While the COVID-19 crisis may have temporarily put almost everything on hold, the UK government has nonetheless recently reaffirmed its commitment to its infrastructure plans. Two factors play strongly in favour of pushing ahead with these quickly. The first is that borrowing costs are at an all-time low and the second is that infrastructure investment is a proven way of generating economic growth, which makes infrastructure a key component of the government’s strategy to restart the economy and emerge from the inevitable recession as quickly as possible.
The 2020 Summit, which is being held on 13-14 July, will provide a perfect opportunity for an in-depth analysis of the government infrastructure plans for the coming years and their implications for both the public and private sectors, as well as reviewing other relevant developments.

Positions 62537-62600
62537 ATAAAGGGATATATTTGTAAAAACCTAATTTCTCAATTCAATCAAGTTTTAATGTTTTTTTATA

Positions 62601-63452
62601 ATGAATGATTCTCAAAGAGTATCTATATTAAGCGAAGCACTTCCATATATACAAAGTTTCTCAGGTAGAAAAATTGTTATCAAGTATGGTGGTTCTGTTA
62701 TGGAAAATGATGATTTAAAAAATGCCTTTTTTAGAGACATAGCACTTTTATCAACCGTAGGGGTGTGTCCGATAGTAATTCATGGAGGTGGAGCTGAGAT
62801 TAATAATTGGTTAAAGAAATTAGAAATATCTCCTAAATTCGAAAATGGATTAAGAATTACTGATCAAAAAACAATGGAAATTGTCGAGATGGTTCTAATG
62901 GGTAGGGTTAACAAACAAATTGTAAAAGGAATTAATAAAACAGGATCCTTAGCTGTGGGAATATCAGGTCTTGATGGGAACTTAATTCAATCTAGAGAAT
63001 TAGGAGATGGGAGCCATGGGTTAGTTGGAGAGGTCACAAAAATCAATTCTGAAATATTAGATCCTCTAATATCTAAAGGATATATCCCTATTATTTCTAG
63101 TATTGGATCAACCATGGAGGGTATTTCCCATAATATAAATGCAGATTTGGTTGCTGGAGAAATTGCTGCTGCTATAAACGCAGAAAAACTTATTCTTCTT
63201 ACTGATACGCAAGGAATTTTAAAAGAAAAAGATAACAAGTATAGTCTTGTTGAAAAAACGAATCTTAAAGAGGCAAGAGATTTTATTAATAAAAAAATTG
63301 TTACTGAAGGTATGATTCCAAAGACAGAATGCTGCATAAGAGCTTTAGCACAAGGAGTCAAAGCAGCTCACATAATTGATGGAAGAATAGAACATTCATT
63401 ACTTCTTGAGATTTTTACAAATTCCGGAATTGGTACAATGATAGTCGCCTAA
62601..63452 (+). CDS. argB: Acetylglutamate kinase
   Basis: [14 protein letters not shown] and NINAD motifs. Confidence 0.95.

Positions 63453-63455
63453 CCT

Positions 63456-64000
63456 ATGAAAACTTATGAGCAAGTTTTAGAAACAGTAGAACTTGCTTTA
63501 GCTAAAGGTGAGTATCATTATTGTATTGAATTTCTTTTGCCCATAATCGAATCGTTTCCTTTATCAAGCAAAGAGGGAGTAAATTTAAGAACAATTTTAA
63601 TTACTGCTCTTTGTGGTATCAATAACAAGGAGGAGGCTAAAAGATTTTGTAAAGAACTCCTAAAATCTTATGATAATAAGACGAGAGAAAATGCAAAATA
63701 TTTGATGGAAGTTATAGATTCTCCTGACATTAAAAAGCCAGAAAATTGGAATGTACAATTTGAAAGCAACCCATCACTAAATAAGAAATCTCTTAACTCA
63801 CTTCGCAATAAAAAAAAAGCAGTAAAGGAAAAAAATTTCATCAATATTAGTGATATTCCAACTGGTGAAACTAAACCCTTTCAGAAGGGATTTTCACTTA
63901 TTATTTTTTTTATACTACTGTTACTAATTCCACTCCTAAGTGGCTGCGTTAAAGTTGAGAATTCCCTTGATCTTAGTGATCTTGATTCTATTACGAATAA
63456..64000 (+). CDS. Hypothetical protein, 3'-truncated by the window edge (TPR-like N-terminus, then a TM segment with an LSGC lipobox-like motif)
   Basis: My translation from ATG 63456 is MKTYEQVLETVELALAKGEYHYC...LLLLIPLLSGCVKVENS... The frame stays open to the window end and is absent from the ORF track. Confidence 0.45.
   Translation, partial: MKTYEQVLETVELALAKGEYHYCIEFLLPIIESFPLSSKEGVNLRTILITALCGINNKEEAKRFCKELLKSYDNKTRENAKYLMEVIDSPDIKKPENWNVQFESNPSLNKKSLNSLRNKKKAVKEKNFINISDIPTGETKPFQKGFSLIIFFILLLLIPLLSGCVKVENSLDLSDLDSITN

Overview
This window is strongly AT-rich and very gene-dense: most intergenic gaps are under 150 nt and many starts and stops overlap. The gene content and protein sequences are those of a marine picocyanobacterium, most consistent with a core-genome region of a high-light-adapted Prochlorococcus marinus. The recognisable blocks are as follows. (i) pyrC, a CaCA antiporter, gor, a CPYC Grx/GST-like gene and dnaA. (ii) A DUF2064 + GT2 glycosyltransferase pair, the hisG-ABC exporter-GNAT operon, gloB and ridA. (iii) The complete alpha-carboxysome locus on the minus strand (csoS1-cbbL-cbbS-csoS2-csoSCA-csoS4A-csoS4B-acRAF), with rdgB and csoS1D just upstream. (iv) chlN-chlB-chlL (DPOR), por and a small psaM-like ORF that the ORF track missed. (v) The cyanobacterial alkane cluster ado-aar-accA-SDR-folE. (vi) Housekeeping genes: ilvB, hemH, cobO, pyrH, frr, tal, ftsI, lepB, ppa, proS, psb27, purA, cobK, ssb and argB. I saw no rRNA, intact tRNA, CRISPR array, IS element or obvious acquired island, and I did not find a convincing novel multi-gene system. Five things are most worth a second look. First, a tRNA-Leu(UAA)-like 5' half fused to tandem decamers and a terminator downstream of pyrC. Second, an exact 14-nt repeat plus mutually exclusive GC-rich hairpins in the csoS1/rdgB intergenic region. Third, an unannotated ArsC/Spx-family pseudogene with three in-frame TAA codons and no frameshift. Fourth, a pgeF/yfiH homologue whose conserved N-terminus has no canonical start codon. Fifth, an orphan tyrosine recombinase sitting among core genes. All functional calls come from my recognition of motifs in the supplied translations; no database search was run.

The 2020 Summit comprises two days:
Day one focuses on general infrastructure policy and the government’s key rail and road projects, as well as 5G and social infrastructure. Other topics covered on day one include the latest developments in government infrastructure policy, the conclusions of the Infrastructure Finance Review, the move towards more sustainable infrastructure and developing new regulatory models for infrastructure financing post-PFI.
Day two is devoted to energy and climate change. It reviews the specific policy developments in this area, as well as the latest developments in offshore wind, nuclear, storage and EV/smart city projects. The policy focus on the second day of the summit is on the role of infrastructure in delivering net zero carbon emissions by 2050, the green finance strategy, what might be included in the delayed Energy White Paper, the recent review of the capacity market, the principles for responsible investment and reform of the electricity market.